Publishing Schemas and Orchestrations as WCF Services in BizTalk
If there’s one problem that an integration system needs to address, it’s standardizing the format of all data being exchanged. Before any type of data can be processed or transformed, the system handling it must be aware of its format and structure. Using a service, at the client endpoint, forces the user to provide proper data that is agreed upon. This acts as a contract between the service and the client. Given a certain format of data, the client will receive another format of data in return. Anything that happens behind the curtain is the responsibility of the service; the client simply waits for the returned data set.
BizTalk WCF Service Publishing Wizard
One of the more popular tools offered by BizTalk 2010 is the WCF Service Publishing Wizard. This handy tool can automatically create a WCF service, and fully configures the bindings to distribute the integration solution from your BizTalk application. The wizard offers two options for publishing the service. The first option is publishing the BizTalk Orchestration as WCF Service, while the second is publishing schemas as WCF service.
On the client side, these two options are practically identical. However, there are minor differences between the two that offers major benefits when used appropriately. In this post, we will briefly discuss the basic concepts of the two options, on a high level. For technical purposes, here are some tutorials on publishing the WCF Services:
Publish Orchestration as WCF Service
Publishing an entire orchestration to the interface allows the components to become a tightly coupled. The service binds all of the parts from inbound schemas, to every component inside the orchestration, and all the way to the outbound schema. The binding exposes the entire end-to-end process, from a single assembly, to the service. Consider a general BizTalk process with an orchestration.
A service with a send/receive port will direct all messages to the message box, then get subscribed to by an orchestration. By publishing the orchestration, it offers simplicity of the process flow that seems like one component piece. Typically, this exposure references only a single assembly file that contains all of the necessary components within it; since the entire process is exposed to the service and is in one assembly. Any change or update to the process will require interruption to the running instance; which means redeployment, or a restart, of the service instance.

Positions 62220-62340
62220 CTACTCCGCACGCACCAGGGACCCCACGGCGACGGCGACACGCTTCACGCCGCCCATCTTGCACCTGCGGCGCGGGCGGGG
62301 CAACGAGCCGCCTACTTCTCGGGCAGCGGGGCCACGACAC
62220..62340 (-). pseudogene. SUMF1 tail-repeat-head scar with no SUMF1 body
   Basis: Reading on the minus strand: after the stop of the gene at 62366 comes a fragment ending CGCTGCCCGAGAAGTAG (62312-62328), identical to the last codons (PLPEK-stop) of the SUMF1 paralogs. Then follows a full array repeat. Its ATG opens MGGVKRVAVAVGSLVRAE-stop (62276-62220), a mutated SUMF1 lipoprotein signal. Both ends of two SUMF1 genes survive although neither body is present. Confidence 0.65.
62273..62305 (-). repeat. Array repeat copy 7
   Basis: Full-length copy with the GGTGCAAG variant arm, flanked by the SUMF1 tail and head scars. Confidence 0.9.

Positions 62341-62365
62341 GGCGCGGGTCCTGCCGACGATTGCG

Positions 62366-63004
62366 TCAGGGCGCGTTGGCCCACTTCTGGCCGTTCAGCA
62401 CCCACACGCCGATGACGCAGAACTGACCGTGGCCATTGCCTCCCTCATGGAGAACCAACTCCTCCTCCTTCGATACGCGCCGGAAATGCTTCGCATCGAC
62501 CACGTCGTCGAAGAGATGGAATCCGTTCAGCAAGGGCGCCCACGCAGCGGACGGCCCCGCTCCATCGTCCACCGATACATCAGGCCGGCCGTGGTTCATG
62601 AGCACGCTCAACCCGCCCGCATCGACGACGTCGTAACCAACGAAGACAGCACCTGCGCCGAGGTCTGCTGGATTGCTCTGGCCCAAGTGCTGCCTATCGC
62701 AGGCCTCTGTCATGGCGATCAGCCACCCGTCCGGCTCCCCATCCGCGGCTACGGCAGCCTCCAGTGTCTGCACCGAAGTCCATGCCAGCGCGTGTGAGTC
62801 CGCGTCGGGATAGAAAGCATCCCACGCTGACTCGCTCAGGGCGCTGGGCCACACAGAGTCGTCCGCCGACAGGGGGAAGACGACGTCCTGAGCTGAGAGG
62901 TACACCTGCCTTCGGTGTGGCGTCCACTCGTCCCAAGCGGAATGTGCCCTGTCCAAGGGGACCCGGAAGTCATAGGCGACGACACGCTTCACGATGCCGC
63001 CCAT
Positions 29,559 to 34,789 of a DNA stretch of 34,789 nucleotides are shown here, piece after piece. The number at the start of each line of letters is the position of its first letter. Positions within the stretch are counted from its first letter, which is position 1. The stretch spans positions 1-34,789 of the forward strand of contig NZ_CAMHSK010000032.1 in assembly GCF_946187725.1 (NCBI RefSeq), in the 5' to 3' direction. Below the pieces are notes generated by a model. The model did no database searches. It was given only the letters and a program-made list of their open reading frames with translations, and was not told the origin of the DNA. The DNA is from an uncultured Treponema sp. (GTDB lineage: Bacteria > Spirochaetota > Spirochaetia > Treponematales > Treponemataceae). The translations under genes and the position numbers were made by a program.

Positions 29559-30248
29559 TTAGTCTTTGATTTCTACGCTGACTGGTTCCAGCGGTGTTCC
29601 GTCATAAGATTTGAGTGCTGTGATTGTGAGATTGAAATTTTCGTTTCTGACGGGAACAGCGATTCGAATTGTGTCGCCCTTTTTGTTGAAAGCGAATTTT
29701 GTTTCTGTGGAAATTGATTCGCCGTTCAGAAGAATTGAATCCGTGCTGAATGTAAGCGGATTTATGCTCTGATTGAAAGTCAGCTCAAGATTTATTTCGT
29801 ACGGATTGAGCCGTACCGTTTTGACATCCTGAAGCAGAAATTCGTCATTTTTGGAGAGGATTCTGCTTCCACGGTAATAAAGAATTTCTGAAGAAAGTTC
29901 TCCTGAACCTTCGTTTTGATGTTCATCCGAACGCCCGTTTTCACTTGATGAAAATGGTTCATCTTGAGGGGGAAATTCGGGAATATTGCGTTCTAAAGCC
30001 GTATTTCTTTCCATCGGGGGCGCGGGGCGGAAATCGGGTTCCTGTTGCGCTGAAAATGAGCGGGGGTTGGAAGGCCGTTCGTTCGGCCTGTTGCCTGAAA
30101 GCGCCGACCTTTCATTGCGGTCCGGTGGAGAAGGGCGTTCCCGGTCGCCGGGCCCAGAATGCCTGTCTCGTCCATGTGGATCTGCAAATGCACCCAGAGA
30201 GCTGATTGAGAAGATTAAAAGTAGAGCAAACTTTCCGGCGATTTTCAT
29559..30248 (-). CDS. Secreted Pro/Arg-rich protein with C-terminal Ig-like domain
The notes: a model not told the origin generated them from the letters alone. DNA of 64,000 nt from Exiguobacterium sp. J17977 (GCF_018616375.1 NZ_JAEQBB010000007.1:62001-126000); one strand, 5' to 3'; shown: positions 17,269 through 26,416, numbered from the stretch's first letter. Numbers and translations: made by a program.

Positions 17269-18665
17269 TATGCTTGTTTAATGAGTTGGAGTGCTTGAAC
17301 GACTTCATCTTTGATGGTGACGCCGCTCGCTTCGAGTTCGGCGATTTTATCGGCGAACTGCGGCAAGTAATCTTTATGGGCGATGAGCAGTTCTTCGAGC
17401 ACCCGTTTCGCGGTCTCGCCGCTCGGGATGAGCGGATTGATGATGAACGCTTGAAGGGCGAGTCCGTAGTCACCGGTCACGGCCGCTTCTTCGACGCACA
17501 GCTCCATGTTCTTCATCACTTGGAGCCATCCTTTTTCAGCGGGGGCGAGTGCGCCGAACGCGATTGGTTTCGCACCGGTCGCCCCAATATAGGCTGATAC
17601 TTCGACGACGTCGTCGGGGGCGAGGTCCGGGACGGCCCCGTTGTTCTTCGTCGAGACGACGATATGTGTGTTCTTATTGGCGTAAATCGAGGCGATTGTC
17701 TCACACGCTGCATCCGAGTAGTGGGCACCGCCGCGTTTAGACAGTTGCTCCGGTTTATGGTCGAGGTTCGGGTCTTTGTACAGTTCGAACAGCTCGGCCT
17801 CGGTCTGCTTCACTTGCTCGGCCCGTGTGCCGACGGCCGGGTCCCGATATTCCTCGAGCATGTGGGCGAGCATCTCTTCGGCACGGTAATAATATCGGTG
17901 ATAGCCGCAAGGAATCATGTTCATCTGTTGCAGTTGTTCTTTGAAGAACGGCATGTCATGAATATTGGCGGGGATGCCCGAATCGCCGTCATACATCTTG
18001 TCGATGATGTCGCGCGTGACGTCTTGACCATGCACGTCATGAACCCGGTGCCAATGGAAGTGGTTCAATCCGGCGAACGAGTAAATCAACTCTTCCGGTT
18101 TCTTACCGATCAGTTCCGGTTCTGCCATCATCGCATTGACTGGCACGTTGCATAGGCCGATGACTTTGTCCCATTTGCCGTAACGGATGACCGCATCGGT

Publish Schema as WCF Service
Another method of publishing a BizTalk artifact is Publishing the Schema as a service while ignoring the rest of the process beyond the point of the receive. In contrast to exposing the entire process, along with the orchestration, the service instance will have no knowledge of any operation beyond the message box.
There is a major benefit to this type of limited exposure. The data processing stage is left open ended. This allows for more dynamic integration of the entire system. While the service references the published schemas from one assembly file, the rest of the operation can be built in other different assemblies. This limited exposure offers a uniform inbound and outbound format while creating the separation of concerns. In this case, the diagram shows multiple orchestrations subscribing to the message box.
While multiple orchestrations are possible in Orchestration publishing method, Schema publishing can use other processes other than an orchestration. Each of these components can be developed in isolation and any change or update can be applied without interrupting other components. A developer can also easily add a new orchestration to the system while keeping everything running seamlessly. During down time, when one of the components crash, the message will get suspended but can be resumed once the issue is remedied.
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